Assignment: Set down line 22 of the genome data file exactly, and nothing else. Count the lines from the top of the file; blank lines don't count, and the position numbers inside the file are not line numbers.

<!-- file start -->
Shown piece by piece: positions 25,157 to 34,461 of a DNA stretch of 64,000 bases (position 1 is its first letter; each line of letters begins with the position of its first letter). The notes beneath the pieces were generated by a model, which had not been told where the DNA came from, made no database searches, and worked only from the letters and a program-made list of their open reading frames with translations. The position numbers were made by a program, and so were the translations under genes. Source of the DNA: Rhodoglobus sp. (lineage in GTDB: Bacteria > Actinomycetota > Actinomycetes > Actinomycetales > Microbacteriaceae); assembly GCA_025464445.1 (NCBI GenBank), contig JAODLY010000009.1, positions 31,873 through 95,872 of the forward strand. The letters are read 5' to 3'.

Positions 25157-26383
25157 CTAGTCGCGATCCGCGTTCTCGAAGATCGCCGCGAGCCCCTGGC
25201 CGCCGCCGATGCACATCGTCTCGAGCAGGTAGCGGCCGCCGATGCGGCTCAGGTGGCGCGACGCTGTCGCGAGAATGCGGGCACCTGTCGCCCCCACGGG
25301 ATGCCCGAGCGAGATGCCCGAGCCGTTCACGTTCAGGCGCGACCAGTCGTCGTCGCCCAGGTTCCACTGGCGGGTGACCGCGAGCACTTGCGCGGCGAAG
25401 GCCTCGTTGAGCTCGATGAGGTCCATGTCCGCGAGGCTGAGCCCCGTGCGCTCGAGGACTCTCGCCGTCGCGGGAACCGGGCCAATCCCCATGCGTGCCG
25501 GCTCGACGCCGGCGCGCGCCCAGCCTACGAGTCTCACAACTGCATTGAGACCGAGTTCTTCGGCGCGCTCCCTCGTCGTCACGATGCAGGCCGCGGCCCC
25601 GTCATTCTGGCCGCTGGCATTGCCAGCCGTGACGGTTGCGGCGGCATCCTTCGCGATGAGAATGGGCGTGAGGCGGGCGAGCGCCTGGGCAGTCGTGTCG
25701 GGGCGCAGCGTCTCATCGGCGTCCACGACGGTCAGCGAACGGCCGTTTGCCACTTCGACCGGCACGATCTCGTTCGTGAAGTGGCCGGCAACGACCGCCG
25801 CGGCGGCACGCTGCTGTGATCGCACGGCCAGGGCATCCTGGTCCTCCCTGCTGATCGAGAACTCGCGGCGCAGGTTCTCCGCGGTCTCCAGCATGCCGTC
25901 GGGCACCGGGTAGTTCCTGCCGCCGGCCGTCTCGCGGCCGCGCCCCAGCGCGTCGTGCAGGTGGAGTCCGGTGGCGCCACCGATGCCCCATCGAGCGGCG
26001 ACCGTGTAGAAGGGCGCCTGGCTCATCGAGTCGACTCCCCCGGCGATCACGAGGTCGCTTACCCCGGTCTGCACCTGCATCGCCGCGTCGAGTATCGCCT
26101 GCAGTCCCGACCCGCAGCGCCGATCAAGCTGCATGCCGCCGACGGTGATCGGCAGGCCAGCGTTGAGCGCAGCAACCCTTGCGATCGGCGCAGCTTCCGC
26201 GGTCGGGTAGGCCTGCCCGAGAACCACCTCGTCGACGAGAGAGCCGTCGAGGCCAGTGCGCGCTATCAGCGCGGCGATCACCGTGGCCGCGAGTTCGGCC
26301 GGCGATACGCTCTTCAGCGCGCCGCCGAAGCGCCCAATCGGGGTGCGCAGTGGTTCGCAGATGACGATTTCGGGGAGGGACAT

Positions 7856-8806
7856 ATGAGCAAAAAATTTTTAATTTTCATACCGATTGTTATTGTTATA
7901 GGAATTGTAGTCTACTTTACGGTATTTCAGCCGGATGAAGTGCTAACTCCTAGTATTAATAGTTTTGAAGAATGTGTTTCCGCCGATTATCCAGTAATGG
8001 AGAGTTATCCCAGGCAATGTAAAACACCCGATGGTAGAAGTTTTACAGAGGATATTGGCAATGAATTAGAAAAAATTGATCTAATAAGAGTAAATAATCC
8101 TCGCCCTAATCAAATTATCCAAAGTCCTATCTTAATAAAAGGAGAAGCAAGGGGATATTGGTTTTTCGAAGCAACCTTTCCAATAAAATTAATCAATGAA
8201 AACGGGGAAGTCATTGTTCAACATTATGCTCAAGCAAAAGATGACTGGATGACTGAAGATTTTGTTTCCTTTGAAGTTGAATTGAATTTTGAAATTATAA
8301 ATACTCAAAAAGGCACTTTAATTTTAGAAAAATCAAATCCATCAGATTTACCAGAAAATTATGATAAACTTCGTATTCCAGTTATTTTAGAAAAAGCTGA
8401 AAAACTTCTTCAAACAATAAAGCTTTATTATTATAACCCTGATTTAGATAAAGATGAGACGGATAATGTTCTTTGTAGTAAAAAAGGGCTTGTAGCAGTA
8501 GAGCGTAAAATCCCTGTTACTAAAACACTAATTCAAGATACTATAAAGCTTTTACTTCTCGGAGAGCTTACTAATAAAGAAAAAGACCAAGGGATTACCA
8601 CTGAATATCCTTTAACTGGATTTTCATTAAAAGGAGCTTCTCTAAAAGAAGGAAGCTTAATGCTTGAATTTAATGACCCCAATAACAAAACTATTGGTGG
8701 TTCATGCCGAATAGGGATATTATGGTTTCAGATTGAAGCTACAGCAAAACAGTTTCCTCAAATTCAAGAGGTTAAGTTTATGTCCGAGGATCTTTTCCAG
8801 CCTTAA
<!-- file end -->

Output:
8301 ATACTCAAAAAGGCACTTTAATTTTAGAAAAATCAAATCCATCAGATTTACCAGAAAATTATGATAAACTTCGTATTCCAGTTATTTTAGAAAAAGCTGA